7 VPs who were never presidential nominees from Biden to Quayle

Speaking Vice President Mike Pence at CPAC 2017

Which former United States vice presidents never received a presidential nomination?

A total of fourteen vice presidents went on to serve in America’s top job including Harry S. Truman and Lyndon B. Johnson. Many more received their party’s nominations, but lost in the general election such as Al Gore, Richard Nixon (the first-time round in 1960) and Hubert Humphrey. But which US vice presidents never received their party’s nomination?

1. Joe Biden

Biden ran for the Democratic party’s nomination on numerous occasions and lost before eventually becoming Barack Obama’s running-mate in 2008. Many speculated that Biden would run in for the nomination in 2016, but in the end he declared that he would not seek the nomination.

In October 2015, Guardian reported that he said:

“I’ve said all along that it may very well be that that process, by the time we get through it, closes the window on mounting a realistic campaign for president.”

His decision followed the death of his son earlier in the year.

Vice President Joe Biden

2. Dick Cheney

Cheney served as George W. Bush’s VP between 2001 and 2009. Before becoming vice president, Cheney served as President Gerald Ford’s chief of staff, a US House of Representatives Wyoming senator for ten years, and the country’s 17th defence secretary under George H. W Bush.

The Washington Times reported in 2005 that this Bush ally said:

“I’m not running for president in ‘08” and that "Four years from now, I don’t plan to be here.”

Dick Cheney

3. Dan Quayle

This Republican and former senator from Indiana served as George H. W Bush’s VP between 1989 and 1993. He remained Bush’s running-mate at the 1992 election, but lost to the Democrat’s Clinton-Gore ticket.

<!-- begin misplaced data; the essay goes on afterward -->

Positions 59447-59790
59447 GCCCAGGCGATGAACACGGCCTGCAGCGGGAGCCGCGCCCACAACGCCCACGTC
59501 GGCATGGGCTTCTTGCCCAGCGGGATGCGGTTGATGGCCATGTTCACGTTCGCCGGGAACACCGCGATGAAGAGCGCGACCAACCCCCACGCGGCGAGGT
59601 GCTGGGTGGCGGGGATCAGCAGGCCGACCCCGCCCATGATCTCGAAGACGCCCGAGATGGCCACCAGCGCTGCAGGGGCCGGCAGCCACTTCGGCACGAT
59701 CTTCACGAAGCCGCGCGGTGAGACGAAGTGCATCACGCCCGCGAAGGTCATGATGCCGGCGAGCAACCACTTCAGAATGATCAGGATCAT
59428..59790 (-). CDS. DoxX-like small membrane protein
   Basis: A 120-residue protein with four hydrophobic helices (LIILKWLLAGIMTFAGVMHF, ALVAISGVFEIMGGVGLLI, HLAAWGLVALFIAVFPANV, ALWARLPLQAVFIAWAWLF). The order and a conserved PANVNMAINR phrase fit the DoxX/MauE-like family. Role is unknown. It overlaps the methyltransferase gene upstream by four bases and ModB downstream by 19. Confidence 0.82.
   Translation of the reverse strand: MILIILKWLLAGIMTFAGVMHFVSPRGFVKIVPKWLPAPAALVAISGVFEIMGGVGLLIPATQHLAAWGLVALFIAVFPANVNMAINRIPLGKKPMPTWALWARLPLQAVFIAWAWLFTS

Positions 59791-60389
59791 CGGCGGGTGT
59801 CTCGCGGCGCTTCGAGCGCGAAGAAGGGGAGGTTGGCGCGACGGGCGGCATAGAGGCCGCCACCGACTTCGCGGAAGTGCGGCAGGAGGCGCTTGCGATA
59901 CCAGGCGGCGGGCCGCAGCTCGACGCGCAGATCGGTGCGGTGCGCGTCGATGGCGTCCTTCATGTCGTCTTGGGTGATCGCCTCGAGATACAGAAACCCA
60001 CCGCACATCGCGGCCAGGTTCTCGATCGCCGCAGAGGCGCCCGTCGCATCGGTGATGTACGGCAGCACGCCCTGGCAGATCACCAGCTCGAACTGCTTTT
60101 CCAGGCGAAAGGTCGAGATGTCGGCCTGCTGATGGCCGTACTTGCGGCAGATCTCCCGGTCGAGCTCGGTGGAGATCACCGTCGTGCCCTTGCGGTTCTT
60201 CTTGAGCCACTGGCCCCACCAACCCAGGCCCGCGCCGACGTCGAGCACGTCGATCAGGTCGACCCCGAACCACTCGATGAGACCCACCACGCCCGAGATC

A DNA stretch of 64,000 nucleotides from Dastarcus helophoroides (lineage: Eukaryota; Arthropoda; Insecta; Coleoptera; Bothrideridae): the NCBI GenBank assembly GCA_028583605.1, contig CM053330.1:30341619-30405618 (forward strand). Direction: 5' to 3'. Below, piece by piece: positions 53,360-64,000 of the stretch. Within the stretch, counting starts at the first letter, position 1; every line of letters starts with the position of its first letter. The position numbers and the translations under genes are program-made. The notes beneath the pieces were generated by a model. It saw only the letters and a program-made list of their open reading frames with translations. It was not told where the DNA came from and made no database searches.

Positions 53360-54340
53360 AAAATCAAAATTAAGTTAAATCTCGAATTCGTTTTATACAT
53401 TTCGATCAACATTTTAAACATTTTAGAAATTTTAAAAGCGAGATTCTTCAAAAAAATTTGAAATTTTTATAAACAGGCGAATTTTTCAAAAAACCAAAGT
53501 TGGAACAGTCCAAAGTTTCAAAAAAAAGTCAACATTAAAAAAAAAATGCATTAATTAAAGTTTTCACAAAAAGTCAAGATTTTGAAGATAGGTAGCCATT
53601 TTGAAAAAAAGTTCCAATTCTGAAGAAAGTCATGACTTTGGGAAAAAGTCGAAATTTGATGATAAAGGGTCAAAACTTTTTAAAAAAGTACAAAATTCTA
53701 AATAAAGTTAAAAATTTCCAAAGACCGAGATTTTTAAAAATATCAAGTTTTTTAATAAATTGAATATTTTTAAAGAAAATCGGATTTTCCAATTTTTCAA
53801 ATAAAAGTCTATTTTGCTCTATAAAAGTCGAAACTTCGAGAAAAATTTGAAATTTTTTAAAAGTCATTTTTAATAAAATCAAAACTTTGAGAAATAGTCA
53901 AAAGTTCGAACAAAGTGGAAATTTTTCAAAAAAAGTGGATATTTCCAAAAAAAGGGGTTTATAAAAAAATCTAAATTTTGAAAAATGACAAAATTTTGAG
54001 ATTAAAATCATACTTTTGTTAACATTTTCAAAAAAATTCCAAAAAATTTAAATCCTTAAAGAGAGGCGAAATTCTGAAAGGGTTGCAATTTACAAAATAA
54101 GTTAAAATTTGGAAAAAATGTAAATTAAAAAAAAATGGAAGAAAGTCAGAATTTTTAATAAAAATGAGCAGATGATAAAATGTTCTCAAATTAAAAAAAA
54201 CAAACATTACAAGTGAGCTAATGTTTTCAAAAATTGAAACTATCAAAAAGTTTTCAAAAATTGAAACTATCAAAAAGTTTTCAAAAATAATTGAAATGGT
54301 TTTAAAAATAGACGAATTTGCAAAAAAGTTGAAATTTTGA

According to the New York Times, Quayle was seen as a possible candidate in the 1996 election but surprised pundits by leaving the race in early 1995.

The Times reported that he said at the time:

"We were convinced that a winning campaign could have been accomplished and the necessary funds could have been raised”, and that, "However, we chose to put our family first, and to forego the disruption to our lives that a third straight national campaign would create."

Dan Quayle

4. Nelson Rockefeller

After Watergate, Richard Nixon resigned and was replaced by his Vice President Gerald Ford. Once president, Ford picked former New York governor and billionaire Nelson Rockefeller to be his vice president. Then, in the 1976 election, Ford replaced Rockefeller with the more conservative Bob Dole. His role as vice president was his last spell in public office.

Nelson Rockefeller, Dubinsky's granddaughter Ryna Appleton, David Dubinsky, Robert Wagner, and George Meany wave to the public at a Labor Day parade.

5. Spiro Agnew

Spiro Agnew was Richard Nixon’s first vice president, but stepped down in 1973 soon into Nixon’s second term due to a criminal investigation. This former Governor of Maryland never sought public office again.

6. Alben W. Barkley

This Democratic vice president was picked as Harry S. Truman’s running-mate for the 1948 election. The pair beat Thomas E. Dewey and served as VP for four years. Truman was a second full-term in the 1952 primary, but lost out. Barkley did not run for the position.

7. Henry A. Wallace

This Democrat and former Secretary of State of Agriculture was FDR’s second vice president, but became Secretary of State of Commerce following his removal from the ticket for the 1944 election. Then in 1948, Wallace became a presidential nominee…but not for the Democrats. He was chosen as the Progressive’s nominee and won just 2.37% of the vote.

What about Mike Pence?

Mike Pence

As stated, fourteen VPs have gone on to become United States president. Could Mike Pence be one of them? Pence is currently the second favourite to become president after the 2020 election, according to Oddschecker. There are three main paths for Pence to win his party's nomination.

He could win the 2024 Republican nomination after two terms of Donald Trump. He could win the 2024 Republican nomination after Trump is defeated in 2020. In such a situation, Pence would be seen as a front-runner. Another path is that if Trump had to leave the presidency early, Pence would become president and would be the presumptive nominee in 2020. The final option is that Trump could be forced not to run for for president in 2020 and Pence - with the bonus of being an incumbent - could be picked as a Republican unity candidate.